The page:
The second part of the study, published in the International Journal of Environmental Research and Public Health, found a relationship between occupational stress and increased salivary cortisol levels. For the study, 15 participants were recruited via email and social media. Each was given a kit containing a blank work stress diary, a sampling log, study protocol and nine saliva collection vials.
“As the body’s main stress hormone, cortisol is released each day, with levels typically highest in the morning and tapering off throughout the day,” explained the lead researcher. “Traditionally, cortisol-based stress research required [participants] to come to a clinic around noon and [have] their saliva collected by a professional. This method is not suitable to identify the fluctuation of cortisol throughout the day, and it is hard to correlate them to specific stressors such as workplace conflict and work-life balance issues.”
During three consecutive working days, participants were asked to document anything causing stress during working hours in the diary which included sections for occupation, date, time of day, intensity of stress on a scale of 0 to 5 (no stress to the highest level of stress), stress duration, situation description, triggering event, if applicable, and any emotional behavioral reaction. They were also asked to describe whether the day would be considered typical of their job.
“The whole idea of this project is to create a way for people to investigate their stress level by using this kit themselves, developing self-measures of saliva,” the researchers pointed out. “They collect the saliva in the tube, then they freeze it, and they also document what is likely the stressor event. If you feel stress, what is it? What is the nature of the stress?”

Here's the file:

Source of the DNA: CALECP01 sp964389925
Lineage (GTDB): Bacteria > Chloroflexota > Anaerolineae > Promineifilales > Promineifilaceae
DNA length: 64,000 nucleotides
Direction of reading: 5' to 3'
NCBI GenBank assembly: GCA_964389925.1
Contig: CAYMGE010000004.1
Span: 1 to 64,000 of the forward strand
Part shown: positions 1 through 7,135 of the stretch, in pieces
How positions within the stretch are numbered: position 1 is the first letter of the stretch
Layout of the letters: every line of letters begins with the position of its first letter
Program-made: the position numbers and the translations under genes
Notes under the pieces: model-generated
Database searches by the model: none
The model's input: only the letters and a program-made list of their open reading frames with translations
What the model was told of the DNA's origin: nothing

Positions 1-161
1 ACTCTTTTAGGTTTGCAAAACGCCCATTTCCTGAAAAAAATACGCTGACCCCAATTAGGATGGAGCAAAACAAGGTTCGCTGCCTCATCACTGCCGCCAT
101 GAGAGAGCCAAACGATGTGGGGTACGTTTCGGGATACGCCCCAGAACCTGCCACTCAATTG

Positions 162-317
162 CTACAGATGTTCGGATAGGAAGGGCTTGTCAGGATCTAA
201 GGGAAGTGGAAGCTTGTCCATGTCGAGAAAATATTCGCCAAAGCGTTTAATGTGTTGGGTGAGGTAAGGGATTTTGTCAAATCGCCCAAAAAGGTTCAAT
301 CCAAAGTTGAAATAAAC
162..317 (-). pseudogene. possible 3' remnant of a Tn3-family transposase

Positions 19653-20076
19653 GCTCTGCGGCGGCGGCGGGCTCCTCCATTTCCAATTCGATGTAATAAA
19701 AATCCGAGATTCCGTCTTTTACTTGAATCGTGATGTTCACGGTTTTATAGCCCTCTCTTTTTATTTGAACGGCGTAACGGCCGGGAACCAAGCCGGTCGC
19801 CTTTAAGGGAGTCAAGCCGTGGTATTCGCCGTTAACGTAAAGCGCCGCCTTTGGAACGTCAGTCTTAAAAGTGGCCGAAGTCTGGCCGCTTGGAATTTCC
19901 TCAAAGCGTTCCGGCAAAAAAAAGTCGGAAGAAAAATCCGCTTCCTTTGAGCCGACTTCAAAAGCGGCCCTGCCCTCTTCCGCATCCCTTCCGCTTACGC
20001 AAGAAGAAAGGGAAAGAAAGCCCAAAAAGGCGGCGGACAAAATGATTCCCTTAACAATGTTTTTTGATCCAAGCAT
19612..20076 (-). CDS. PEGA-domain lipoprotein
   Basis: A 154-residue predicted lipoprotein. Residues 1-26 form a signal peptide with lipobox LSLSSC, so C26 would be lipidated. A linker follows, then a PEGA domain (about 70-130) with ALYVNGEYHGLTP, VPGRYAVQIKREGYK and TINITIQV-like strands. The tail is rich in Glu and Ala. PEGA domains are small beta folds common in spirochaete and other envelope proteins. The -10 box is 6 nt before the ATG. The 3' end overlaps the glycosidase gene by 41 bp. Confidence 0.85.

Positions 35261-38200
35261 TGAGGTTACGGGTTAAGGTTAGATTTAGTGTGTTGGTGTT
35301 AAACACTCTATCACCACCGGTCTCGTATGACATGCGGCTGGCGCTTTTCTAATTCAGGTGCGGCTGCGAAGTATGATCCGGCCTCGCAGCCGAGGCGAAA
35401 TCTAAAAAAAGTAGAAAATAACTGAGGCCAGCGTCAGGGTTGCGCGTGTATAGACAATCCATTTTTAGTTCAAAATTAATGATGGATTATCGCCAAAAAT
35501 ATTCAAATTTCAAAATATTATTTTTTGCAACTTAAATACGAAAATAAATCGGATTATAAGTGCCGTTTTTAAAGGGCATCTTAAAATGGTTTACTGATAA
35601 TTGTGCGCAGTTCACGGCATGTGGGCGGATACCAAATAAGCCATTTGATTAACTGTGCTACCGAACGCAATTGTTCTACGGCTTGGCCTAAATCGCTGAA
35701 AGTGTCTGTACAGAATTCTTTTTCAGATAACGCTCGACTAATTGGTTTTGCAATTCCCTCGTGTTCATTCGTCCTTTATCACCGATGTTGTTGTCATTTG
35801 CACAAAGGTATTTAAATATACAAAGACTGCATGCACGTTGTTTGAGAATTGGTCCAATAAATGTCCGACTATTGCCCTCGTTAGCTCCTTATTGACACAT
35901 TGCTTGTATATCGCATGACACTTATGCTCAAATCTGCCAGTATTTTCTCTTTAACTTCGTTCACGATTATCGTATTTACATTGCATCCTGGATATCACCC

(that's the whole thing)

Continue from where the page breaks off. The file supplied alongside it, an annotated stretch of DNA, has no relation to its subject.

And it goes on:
Measuring cortisol changes may provide insights into types of occupational stressors and how these may be minimized. The goal of subsequent research in this area is to establish a measurable baseline for stress, with an emphasis on high stress occupations such as home health care workers or firefighters.
“Stress is something that has been understudied in the past. A lot of people don’t take stress as critical as other aspects of the workplace environment. When people have stress or a mental health issue, like depression, a lot of times people don’t talk about those things. Moving forward, it is critical to build a healthier workplace with fewer hazards and less stress,” concluded the lead author.
So, what? Amen to that sentiment. Already prior to COVID work stress was rising at the unsustainable rate of 70% every four years. The mental ill health epidemic that we are living through now is partly a result of that. And yet until very recently most employers and governments have ignored the stress tsunami.
Human beings were not designed to work—or live—the way we do now and the further we get from our design specs the worse the stress level. To reduce stress we have to redesign work, to make work a more social and fun experience rather than a goal and output-driven one.